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Dillon Brooks is continuing Memphis’ Trick or Treat Tradition

It is a real thing

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NBA: Memphis Grizzlies at Brooklyn Nets Brad Penner-USA TODAY Sports

Halloween is upon us. That time of year we send our children around house to house asking strangers for candy, displaying somewhat of a blind trust in humanity; a trust that is probably not deserved.

On this festive night, excited kids all dressed up in their costumes, head to the door and utter the phrase “Trick or Treat.” Of course, a normal human rewards the children with a treat (that mom and dad often pick through later that night to get the good ones for themselves).

For Memphis Grizzlies fans, Trick or Treat is more than a late October phrase to get candy - its another nickname for the Grindfather himself, Tony Allen. Allen came across this nickname in 2010, when Bill Simmons of ‘The Ringer’ tried to put into words his frustration with the then Boston Celtic.

Tony was and is beloved in the city of Memphis for not only his hard nosed defense but his occasional offensive blunder. You would be treated to four quarters of lock down perimeter defense on the league’s elite scorers, but then be tricked by his wide open missed lay up with no one anywhere near.

What made his trick or treat nature so lovable? He was never relied upon for his offensive contributions in order for the Memphis Grizzlies to be successful. That’s what Marc Gasol, Mike Conley and Zach Randolph were there for. TA just needed to trick his opponent and offer up the occasional backdoor cut layup as a treat.

While you may have pulled your hair out at the botched fast break bucket or the constant delay of game penalties, you never expected more from Tony. He was who he was and he fit perfectly in his role with the rest of the Core Four.

Disclaimer: I am not taking TA’s nickname and blaspheming it by assigning it to Dillon Brooks


Dillon Brooks is much more of a Trick or Treat player than Tony Allen ever was. Bill Simmons’ frustration is an iota to the constant turmoil Grizz fans go through watching Brooks on the floor — and that includes those who take up residency on DB Island.

Unlike the Grindfather, Dillon Brooks is in fact depended upon for significant offensive production for this current roster to be successful. Could you imagine if the Grit and Grind Grizzlies needed 20 points a night from their 2 guard in order to win games?

Now Brooks is a far better shooter/offensive player than Allen, but that is not saying much. Everyone knows that DB is capable of a 30 piece on any given night, which is an absolute treat. The problem is that his treats are also often the tricks.

How often have fans been sucked into the allure of three level scoring Dillon Brooks? The guy who can go get a bucket but also take the pressure off Ja Morant when needed. It’s because of them damn treats.

It seems as if most of the popular Halloween movies have sequels, people want to live the thrill and see their favorite villain return. Whether its Michael Myers, Jason or Jigsaw, the suspense and overall evilness suck their audience in time and time again.

Dillon Brooks is a scary movie franchise and super villain all in one.

Dillon Brooks: Super Nova

It’s the Dillon Brooks that shows up white hot. He’s driving to the bucket with his big body finishing through contact. He’s knocking down three’s with total ease. It’s a thirty plus point masterpiece that has you completely hyped for the sequel to come out. It’s a tale as old as time itself; a young player has his break out game and he’s here to stay a la Caris LeVert 2020. Then comes the sequel — and we all know the sequel almost never lives up to the original.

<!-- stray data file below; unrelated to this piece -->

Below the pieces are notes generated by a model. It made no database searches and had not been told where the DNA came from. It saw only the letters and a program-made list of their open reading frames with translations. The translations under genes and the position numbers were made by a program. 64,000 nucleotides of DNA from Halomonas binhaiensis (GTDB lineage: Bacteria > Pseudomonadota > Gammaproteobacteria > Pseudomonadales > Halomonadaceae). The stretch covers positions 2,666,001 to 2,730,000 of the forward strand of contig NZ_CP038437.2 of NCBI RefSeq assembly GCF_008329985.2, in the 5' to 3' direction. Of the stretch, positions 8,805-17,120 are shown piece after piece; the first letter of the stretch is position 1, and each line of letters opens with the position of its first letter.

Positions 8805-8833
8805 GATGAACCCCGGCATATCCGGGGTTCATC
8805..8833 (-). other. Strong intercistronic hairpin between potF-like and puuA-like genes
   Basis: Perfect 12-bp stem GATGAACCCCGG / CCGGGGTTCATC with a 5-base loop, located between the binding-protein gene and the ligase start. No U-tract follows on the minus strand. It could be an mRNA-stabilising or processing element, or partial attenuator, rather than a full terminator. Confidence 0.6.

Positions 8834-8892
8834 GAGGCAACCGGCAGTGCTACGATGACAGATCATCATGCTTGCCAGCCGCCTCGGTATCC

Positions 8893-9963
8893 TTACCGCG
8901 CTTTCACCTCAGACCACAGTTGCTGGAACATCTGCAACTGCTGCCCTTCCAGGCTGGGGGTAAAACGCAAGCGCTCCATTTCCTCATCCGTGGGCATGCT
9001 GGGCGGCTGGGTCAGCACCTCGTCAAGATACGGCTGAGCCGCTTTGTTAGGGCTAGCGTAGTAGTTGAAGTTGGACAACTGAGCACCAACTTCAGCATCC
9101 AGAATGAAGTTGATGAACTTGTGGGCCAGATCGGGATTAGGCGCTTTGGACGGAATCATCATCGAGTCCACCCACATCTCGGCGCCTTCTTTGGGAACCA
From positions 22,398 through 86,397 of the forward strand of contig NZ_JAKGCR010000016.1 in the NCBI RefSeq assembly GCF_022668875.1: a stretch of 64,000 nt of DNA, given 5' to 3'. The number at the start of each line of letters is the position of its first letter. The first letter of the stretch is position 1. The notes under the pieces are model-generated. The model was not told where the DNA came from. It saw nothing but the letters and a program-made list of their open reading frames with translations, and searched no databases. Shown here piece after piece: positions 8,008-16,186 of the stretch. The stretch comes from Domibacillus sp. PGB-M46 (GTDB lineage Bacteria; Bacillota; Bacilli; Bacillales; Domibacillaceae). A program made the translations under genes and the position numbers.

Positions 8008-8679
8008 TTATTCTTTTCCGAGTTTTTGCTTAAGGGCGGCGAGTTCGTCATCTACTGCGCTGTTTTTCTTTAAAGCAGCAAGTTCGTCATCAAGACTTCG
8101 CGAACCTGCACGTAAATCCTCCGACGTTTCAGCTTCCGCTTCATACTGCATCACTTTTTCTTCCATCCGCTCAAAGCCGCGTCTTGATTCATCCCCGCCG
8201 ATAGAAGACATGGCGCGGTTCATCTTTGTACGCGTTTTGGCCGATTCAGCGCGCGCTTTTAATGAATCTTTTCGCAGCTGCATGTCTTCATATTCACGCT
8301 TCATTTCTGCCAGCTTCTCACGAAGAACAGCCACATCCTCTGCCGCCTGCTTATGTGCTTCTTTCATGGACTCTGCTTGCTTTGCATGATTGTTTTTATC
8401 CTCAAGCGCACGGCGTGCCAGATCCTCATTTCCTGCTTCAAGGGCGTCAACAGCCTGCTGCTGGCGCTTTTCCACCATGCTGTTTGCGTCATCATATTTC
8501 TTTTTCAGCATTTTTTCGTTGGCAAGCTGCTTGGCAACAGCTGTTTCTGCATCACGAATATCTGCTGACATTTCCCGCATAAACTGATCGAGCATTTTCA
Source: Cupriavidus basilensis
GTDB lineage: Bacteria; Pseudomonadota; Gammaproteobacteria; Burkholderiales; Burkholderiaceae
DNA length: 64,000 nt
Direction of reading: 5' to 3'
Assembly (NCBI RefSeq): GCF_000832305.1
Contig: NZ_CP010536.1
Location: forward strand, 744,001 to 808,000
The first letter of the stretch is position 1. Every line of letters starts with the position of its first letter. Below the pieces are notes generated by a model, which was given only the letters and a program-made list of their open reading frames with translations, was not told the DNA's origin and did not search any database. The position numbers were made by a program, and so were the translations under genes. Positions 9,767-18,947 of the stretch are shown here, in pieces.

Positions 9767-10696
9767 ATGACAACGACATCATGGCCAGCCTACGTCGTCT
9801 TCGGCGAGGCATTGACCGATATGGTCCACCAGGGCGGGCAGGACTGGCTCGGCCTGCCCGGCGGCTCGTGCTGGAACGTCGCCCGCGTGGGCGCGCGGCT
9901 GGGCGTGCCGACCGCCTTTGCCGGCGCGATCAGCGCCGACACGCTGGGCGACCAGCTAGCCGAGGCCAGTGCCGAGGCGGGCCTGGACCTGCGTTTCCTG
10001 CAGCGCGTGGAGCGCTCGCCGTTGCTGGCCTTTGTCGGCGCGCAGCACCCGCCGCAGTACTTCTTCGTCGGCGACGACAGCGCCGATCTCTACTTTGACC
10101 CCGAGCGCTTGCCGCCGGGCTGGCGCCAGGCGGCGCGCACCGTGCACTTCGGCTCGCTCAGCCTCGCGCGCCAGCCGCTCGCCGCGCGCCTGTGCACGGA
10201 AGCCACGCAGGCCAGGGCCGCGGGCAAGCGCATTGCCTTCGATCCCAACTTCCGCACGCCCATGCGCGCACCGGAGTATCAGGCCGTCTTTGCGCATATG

Dillon Brooks 2: Lost at Sea

Here we are. Brooks is either coming off a big time game or a stretch of a few good games. Dillon “Kobe Bryant” Brooks enters the building. It’s the altar ego version of good Dillon Brooks that exudes with confidence unjustified. This is that night he goes 2 for 17 and couldn't hit water if he was stranded in the middle of the ocean. This is the trick that is his treat. DB spent the majority of his post extension season lost at sea, never living up to the original, leading to another disappointing sequel.

Dillon Brooks 3: Foul Play

The first sequel just wasn’t enough. Despite the poor ratings, producers still decide to roll the franchise out in front of everyone, attempting to suck everything they can out of it. I mean what are there, like 7 Saw movies? This is the one that starts out promising, maybe even as good as the original, but then it just takes a turn for the worst. While still better than the second movie, a far cry from the one that started them all, (looking at you Toy Story).

Everyone loves to shame Jaren Jackson Jr. for the amount of foul trouble he gets in, but Dillon Brooks was third in the entire NBA in fouls per game at 3.8. “But he guards the other teams best player.” So did Tony Allen and he never averaged more than 2.7 fouls per game - granted TA is an elite all time perimeter defender. Regardless, there were many games Dillon might have started the game efficient or hot, but foul trouble forced Taylor Jenkins’ hand to remove him. The treat of him being the guy who guards the other team’s best player, is also just a trick.

New Orleans Pelicans v Memphis Grizzlies Photo by Joe Murphy/NBAE via Getty Images

Tony’s trick or treat style was tolerable because he played an acceptable role within his skillset. Perhaps DB’s trick or treat ways could go away were he to play a role within himself. The future of this Memphis Grizzlies franchise needs the treats of Brooks to not simultaneously be tricks. The treat of his scoring ability needs to be a treat.

No more tricks. Lose the sequels, we all enjoy Super Nova Dillon Brooks.

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